ISSUE #1 INTERVIEW
how long have you been DOING photography FOR? What was it that first sparked your interest?
JW: I first started making photos about 25 years ago. In school we had a class that included black and white photography. Shooting photos was fun, developing film is ok, but the magic, the thing that got me hooked was watching a photo print appear from white paper when you put it in the chemistry in a dark room.
Have you always shot film since? Or do you use digital as well?
JW: I shoot mostly digital now because I’m impatient and I enjoy pushing files in post processing. I still shoot film but not as often. I’m interested in shooting more medium format in the future.
You mentioned about your black and white photography class, yet your photos have such vibrant colours IN THEM - What was it that made you interested in using these strong colours?
JW: I think I have a natural inclination to vivid colours. I try so hard to make subtle photos, but It always ends up saturated and bold. I’m not really sure why I’m this way. It might be the same reason we all like flowers and sunsets. The colours draw our attention compared to the grey of everything else.
What camera / lens do you use? Do you take any other equipment with you when you shoot?
JW: I shoot most of my photos with a Fuji XT3. For most of my daytime photos I really like the 23mm f2. Almost all of my night-time photos are shot with the 15-55 2.8 and a tripod. I have been experimenting with diffusion filters recently and use that sometimes as well.
Have any photographers informed your ideas / styling? What elements of their work inspired you the most?
JW: I try to be inspired by mediums other than photography. I’m sure I soak up lots of little bits from endlessly scrolling on Instagram, but I feel like I end up being unoriginal when I’m looking at other peoples photographs too much. I like to be inspired by the feeling in photographs but not the content.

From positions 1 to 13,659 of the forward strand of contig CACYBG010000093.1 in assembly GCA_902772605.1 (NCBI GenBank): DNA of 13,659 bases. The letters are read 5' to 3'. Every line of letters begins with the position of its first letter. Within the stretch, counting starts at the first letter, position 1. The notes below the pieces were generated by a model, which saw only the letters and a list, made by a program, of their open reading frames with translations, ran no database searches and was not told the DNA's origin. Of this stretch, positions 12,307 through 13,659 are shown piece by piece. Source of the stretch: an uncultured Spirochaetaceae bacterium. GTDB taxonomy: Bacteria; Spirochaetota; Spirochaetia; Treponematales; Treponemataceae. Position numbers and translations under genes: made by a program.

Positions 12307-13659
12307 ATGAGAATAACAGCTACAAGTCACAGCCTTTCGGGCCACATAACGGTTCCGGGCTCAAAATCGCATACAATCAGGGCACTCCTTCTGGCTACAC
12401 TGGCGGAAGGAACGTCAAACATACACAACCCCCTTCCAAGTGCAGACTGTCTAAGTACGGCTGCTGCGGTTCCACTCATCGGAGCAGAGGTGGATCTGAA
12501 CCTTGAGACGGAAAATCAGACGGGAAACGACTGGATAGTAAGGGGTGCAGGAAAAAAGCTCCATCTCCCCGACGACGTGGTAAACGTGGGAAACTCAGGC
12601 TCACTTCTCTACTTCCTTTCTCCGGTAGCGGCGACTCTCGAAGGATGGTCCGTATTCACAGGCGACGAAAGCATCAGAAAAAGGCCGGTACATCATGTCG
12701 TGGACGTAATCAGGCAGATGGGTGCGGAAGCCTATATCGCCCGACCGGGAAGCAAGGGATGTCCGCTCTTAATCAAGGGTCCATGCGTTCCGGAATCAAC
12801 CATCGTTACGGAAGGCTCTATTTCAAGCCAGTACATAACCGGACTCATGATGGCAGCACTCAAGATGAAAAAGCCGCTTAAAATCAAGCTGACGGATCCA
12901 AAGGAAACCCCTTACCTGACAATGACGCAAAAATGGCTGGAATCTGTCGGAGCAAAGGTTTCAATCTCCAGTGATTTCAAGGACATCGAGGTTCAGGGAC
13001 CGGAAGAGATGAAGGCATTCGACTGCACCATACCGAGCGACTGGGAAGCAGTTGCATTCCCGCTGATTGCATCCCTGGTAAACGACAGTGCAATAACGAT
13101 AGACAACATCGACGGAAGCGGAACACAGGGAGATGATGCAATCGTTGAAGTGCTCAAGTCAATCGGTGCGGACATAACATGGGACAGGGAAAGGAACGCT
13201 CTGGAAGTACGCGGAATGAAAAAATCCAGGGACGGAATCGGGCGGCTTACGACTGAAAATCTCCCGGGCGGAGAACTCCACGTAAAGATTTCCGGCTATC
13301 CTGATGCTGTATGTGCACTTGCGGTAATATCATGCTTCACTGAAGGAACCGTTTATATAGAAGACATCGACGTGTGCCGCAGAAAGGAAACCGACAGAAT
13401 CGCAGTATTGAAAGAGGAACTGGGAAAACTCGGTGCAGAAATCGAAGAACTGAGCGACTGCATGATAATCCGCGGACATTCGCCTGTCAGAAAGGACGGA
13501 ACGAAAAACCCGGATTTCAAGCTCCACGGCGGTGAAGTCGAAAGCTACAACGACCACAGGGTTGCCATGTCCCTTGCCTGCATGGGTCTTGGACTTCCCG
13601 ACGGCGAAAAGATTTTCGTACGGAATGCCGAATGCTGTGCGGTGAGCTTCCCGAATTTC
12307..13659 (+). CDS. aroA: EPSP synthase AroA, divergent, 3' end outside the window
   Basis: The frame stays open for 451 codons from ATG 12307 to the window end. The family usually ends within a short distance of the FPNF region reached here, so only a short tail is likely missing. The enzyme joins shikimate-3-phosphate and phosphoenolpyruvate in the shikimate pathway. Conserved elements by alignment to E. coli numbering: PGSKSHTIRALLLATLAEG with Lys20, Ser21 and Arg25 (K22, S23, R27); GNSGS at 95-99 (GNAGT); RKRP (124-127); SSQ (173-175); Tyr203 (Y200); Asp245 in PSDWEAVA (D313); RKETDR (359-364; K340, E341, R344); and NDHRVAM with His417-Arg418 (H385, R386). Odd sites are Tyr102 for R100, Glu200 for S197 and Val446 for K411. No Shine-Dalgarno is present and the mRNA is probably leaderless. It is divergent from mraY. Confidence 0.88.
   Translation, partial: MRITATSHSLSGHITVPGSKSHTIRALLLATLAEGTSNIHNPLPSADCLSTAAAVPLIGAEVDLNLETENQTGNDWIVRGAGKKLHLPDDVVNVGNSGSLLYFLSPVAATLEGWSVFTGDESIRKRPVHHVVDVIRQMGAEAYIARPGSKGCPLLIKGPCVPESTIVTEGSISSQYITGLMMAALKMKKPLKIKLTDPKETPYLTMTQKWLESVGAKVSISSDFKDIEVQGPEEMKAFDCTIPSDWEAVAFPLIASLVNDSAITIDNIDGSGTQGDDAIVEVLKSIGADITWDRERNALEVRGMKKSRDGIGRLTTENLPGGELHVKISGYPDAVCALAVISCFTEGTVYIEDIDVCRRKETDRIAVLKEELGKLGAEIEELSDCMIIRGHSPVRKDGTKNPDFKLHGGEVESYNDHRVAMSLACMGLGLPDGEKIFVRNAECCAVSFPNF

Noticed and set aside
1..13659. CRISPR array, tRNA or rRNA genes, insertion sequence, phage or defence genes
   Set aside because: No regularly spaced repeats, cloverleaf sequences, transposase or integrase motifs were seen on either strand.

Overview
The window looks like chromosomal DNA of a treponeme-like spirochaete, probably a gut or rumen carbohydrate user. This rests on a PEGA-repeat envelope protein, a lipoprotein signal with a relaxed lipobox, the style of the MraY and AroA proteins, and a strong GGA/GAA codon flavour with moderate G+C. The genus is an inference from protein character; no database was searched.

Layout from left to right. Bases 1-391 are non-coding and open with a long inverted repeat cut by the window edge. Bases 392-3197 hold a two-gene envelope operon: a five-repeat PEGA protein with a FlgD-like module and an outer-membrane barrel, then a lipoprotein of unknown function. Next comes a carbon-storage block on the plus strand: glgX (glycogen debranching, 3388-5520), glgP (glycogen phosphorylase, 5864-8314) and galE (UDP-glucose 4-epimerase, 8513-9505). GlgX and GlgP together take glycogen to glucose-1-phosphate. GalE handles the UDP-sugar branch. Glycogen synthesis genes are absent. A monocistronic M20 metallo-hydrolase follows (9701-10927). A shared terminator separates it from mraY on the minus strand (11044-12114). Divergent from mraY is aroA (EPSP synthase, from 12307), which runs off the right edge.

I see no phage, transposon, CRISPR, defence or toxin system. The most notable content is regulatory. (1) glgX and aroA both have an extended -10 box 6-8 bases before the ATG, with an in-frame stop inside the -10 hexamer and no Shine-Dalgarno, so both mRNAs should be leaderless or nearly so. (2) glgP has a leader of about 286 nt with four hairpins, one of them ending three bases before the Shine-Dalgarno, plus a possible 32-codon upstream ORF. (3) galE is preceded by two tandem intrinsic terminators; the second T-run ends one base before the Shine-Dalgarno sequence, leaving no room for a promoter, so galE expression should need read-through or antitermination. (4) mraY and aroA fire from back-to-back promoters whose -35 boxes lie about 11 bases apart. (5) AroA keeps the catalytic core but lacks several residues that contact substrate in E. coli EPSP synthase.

I’m very inspired by the paintings and drawings of Edward Hopper. The sense of three dimensional space and light that he creates is something I try to achieve with my photos.
I also am inspired by the sculptures of Donald Judd. Similar to the three dimensionality of Hopper’s work, Judd’s use of space and negative space is inspiring. If I can convey the volume of the negative space in my photos like this I would be very happy.
How have you kept your creative energy up throughout lockdown?
JW: I think the pandemic has actually helped me make better photos. I normally shoot by myself, and I prefer scenes without anyone in them. With almost nothing else to do with my free time, I’ve been able to go out and shoot as often as I want. It’s been much easier to focus on making photos because there really isn’t anything else to do.
What’s next for you? Any plans for your work in the future?
JW: I think my goals for my photography are two fold:
I want to make sure to keep experimenting and trying new things. Making sure I’m not stuck making the same kind of images because they have worked well in the past.
The second thing I want to do is to pick a couple of ideas or concepts that I’m enjoying and really fully explore them and create a more cohesive collection of work around those ideas. I think working towards a small gallery show or photo book will be a good goal to keep in mind with that work.